When dairy royalty reigned in Glengarry
BY SCOTT CARMICHAEL
News Staff It’s been 25 years since Glengarry had a Dairy Princess, but the legacy of the 33 young ladies who wore the tiara between 1957 and 1992 remains strong.
That was evidenced at the Glengarry Agricultural Wall of Fame dinner and induction ceremony at the Metcalfe Centre in Maxville on April 29 when 27 former Glengarry Dairy Princesses were on hand for their collective induction.
Carolyn McRae, an
Agricultural Wall of Fame committee member, pointed out that a number of former local dairy princesses still reside in the county, while many others live in Eastern Ontario.
However, two ladies in particular “travelled great distances,” added Mrs. McRae, to attend the event – Shirley Grant Ritchie, Glengarry Dairy Princess of 1968, who came from New Brunswick, and Jill Pemberton (1984, 1985) who flew in from British Columbia.
Allison Shannon (née Arkinstall), Glengarry Dairy Princess in 1985 and 1986, grew up on her parents’ Holsten farm in Dunvegan, and now resides with her husband, Greg, in Glenburnie (Kingston), where the couple has owned and operated Sun Harvest Greenhouses and Garden Centre for the past 15 years.
During a brief speech, Mrs. Shannon spoke about the fraternal-like bond between the winners, how their respective tenures as dairy princess helped shape their lives, and the invaluable guidance they received from members of the local dairy community.
“I think there are a few things that we have in common,” she said.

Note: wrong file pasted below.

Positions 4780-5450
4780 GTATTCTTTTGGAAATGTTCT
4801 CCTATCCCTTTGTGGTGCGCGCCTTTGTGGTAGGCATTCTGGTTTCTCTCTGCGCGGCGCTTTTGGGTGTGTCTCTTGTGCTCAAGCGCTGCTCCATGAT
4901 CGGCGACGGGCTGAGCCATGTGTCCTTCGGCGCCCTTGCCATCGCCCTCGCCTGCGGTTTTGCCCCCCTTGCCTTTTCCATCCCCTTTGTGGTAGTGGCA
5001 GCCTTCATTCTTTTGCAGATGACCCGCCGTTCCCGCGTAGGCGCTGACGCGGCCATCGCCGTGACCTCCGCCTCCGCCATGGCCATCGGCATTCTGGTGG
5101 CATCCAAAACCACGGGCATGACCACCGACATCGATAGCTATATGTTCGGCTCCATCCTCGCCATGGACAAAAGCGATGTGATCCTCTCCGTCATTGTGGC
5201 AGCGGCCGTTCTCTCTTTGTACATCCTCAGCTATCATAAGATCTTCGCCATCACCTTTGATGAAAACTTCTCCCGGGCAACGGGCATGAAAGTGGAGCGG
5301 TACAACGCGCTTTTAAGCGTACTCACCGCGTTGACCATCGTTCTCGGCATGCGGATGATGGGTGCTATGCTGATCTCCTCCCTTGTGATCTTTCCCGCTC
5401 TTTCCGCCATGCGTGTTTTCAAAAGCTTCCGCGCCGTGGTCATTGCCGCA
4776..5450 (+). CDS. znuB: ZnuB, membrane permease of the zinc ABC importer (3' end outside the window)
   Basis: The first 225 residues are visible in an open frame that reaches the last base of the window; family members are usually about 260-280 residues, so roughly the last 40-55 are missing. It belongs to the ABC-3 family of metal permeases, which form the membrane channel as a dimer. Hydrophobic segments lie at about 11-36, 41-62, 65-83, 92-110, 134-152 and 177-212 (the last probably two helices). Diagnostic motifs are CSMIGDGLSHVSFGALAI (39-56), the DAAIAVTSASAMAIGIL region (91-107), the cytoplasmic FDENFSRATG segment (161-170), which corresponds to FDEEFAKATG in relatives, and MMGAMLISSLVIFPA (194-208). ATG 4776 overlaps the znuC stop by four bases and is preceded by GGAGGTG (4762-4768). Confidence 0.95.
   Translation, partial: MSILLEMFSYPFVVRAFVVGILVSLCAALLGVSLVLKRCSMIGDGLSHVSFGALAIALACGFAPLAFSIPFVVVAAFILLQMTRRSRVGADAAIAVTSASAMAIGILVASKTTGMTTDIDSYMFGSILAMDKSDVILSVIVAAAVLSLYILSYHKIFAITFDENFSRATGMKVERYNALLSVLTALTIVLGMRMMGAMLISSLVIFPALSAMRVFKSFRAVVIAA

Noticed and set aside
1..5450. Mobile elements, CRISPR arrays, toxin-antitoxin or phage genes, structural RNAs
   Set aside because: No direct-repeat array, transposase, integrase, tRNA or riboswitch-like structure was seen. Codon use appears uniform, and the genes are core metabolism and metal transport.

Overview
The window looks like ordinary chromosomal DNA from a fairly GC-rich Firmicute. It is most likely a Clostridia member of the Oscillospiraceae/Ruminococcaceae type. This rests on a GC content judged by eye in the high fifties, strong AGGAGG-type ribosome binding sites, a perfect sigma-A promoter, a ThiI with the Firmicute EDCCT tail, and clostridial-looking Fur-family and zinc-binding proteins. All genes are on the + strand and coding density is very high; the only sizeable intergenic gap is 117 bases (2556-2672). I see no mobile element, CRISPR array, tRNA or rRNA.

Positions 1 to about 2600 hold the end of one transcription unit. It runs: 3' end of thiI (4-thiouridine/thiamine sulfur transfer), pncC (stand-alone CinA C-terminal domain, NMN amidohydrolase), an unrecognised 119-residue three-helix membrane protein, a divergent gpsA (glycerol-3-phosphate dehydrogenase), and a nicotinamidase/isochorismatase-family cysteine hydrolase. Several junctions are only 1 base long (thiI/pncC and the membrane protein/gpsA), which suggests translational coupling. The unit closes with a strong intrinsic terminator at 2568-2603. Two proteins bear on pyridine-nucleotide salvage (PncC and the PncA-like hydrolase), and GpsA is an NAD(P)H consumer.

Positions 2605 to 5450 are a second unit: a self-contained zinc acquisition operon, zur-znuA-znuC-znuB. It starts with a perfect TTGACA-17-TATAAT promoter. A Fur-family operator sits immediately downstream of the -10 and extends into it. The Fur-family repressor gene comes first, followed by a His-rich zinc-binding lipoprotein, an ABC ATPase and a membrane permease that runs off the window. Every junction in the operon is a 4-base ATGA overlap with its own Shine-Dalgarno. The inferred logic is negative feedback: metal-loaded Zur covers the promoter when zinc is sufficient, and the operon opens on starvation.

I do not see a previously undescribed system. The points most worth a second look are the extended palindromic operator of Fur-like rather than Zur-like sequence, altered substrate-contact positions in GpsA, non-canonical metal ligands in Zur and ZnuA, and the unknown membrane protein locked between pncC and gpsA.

“We’re involved in an industry that is so fundamentally important to the fabric of this county and to who we are, but we wouldn’t be as successful as we’ve been if it wasn’t for our connections with people like Helen Thomson, Lorraine Cameron, Sally Buchan and Joan P. MacDonald, who introduced us to our community of dairy farmers, brought us to their farms, made us part of the program and gave us all the support we needed to become better leaders.
“And there’s also the fact that we are all dairy farmers’ daughters, and still proud to say that,” added Mrs. Shannon.
Clara MacLeod, a native of Carievale, Sask. who later moved to North Glengarry with her husband Rod – a local boy who’d gone out West one summer to work in the annual grain harvest and ended up bringing home a Prairie bride – was Glengarry’s first Dairy Princess in 1957.
Besides a newlyenshrined Glengarry Agricultural Wall of Fame member, Mrs. MacLeod was also a 2005 inductee into the Glengarry Celtic Music Hall of Fame.
Meagan Robertson of Bainsville was the last Glengarry Dairy Princess in 1992, the final year of public competition.
Mrs. McRae pointed out Meagan’s victory also marked the end of an era.
“The first Dairy Princess competitions took place in a barn being with no public audience,” she explained.
“For many years, machine milking was an integral part of the competition, accounting for 50 per cent of the score, with the other 50 per cent awarded for the interview and speech...later those accounted for 70 per cent.
“But the role of Dairy Princess transitioned, from farm girl whose win depended a great deal on her ability to milk a cow, to one who demonstrated an ability to promote milk and milk products to the general public. (By 1992) she became an ambassador to the milk industry... a dairy educator.”